How to make your staff safer online
Educating your workforce is the main line of defence against online threats and breaches in information security. The best internet security software is of little use if employees do not know how to spot a phishing email, and the most robust firewall ineffective without proper password control.
Effective training is one of the best methods of ensuring online safety and defending against intrusion by cyber criminals because simple human error – ignorance, omission or relapsing back into bad habits – is one of the most common causes of a security breach. Employees need to be enabled to acquire security knowledge by using their own reason, intuition and perception in order to demonstrate the correct behaviours.
The objective is to get employees into the habit of asking themselves the following questions as second nature – and knowing the correct answers:
- “What corporate data do I have access to?”
- “What are the consequences of a breach … to the organisation / to me?”
- “What are the risks?”
- “What controls do we have in place?”
The well-known expression: “I hear and I forget. I see and I remember. I do and I understand” is especially true when it comes to cyber and information security.
There is a variety of methods you can use to deliver effective training. These will vary according to the organisation, the audience and your messages, so the programme must be tailored to your organisation’s specific needs. You should alternate between different methods, perhaps introducing an element of fun into the mix, but always a degree of interactivity.
- Classroom based training can be highly interactive and is a familiar, comfortable environment for many people – especially with the presence of an engaging trainer or coach.
- Computer-based training is excellent for reinforcement and good for training on specific topics, which can be delivered as modules. It is normally designed to be accessible at a time and place to suit the employee. It can also include some interactivity.
- Roadshows and presentations are especially well suited to introducing new subject matter, and for organisations with multiple sites.
- Videos provide a highly demonstrative medium for various topics (as evidenced by YouTube).
- Posters provide visible and consistent reinforcement on generic and specific aspects.
- Round-table events / lunch & learns can be provide a social, fun element.
- emails can be used for reinforcement and also to invite employees to training events.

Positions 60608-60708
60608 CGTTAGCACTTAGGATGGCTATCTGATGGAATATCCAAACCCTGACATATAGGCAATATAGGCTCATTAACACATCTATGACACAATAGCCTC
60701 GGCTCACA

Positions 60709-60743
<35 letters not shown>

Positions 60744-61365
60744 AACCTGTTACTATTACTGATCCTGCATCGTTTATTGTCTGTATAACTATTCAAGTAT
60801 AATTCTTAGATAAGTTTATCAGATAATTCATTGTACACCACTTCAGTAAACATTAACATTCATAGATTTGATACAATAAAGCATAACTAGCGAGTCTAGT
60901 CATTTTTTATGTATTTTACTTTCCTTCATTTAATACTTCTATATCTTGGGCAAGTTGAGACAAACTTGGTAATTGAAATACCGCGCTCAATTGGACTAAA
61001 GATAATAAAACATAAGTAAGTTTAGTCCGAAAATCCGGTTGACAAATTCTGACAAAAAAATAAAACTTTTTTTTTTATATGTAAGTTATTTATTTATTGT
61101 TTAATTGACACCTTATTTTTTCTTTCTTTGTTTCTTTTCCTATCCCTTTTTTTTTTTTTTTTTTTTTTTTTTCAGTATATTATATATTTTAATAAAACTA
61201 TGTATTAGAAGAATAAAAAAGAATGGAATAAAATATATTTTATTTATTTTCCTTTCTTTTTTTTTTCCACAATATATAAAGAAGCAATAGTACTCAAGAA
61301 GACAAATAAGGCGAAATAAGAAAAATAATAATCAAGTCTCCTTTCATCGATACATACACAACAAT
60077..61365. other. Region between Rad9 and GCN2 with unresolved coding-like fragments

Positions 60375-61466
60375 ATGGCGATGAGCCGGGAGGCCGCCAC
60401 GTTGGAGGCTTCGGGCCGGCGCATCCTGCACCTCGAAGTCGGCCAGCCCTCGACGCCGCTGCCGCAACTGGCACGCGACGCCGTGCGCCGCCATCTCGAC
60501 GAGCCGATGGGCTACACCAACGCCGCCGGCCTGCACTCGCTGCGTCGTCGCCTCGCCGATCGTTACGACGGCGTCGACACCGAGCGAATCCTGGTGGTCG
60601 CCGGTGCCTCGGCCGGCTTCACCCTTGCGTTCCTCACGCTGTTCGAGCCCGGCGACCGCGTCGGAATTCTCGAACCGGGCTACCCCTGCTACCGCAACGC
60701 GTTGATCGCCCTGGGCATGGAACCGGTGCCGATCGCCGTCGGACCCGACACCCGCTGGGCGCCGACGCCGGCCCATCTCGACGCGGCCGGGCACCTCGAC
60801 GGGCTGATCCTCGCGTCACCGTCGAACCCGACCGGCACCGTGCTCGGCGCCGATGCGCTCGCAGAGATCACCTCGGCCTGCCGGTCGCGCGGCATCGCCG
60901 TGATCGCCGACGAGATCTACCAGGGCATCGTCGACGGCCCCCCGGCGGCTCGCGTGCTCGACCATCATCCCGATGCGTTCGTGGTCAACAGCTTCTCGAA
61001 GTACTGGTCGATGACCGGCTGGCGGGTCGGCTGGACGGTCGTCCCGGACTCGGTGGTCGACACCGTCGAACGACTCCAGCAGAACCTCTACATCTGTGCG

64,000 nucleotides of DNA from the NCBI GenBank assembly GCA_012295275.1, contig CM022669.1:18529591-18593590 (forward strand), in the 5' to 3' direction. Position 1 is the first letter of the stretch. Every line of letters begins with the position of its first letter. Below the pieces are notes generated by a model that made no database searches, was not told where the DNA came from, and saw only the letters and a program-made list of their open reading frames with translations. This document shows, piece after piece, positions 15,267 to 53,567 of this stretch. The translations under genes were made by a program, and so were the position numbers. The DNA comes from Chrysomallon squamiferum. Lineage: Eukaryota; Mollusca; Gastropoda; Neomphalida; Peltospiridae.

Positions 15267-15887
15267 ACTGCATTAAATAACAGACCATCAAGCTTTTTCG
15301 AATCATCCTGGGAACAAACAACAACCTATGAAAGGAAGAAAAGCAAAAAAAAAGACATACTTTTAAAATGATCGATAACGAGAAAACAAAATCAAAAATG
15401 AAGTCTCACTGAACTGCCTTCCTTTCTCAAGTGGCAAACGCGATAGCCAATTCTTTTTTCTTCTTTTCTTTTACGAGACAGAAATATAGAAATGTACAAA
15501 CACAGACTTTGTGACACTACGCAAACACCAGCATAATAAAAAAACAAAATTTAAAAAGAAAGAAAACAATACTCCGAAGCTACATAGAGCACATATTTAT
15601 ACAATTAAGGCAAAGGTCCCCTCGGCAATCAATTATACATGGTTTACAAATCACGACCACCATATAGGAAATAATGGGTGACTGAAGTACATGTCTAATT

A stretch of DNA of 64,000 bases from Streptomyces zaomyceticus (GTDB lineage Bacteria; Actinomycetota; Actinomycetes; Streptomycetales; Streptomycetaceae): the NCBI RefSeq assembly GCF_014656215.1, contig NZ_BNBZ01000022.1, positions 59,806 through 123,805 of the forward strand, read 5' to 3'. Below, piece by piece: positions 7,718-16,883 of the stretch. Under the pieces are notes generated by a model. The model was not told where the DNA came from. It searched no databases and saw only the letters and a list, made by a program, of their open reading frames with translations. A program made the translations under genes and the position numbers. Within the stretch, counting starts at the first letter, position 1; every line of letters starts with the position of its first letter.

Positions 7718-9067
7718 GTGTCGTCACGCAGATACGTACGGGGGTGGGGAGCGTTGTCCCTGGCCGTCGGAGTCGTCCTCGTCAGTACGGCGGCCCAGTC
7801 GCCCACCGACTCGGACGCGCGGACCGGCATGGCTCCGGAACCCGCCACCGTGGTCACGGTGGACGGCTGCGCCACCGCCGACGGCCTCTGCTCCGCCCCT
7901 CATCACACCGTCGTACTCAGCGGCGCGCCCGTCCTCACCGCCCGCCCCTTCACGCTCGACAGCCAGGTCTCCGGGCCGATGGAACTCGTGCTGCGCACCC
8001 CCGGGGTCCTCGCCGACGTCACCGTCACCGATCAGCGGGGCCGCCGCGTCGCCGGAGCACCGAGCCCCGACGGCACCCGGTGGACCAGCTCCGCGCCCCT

When to train
- When staff join the company they need to be clear about the company’s security policies and routine practices such as logging in – just as they would about physical access to the building.
- You can build on this ‘day-to-day’ security soon after they join with some more general security training.
- Remedial training and company-wide reminders may be necessary in the light of a security incident or an emerging threat in the wider world.
- Annual (or more frequent) refresher training is valuable.
- You can also give people access to this website and other online security advice for self-study.
- In each case, training should include an overview of the reasons why information security is important, including coverage of the threats and risks.
- Company specific policies, such as appropriate use policies.
- Routine information such as how to connect to company servers, change passwords etc.
- Who to ask when support or advice is required.
- Initial familiarisation with the risks, such as malware, hacking, fraud, software piracy, harassment, data protection, protection of information assets.
Business users face many of the same challenges as home users. The main difference is that an the actions of an employee may impact the entire business, whereas a home user is responsible only for what happens at home. In addition, businesses face additional risks and threats which require specific measures.
- Computer and mobile device security: how to carry out updates, switch on a firewall, prevent malware.
- Using a web browser safely, preventing pop-ups, avoiding fraudulent sites, checking that an e-commerce or banking transaction is encrypted.
- Behavioural issues: physical security, hoax emails, phishing, passwords, fraud and identity theft and how to avoid them, what to do if there is a problem or uncertainty about something.
- Business issues: data protection issues, employment law, contract law, protecting sensitive company information and avoiding software or other piracy.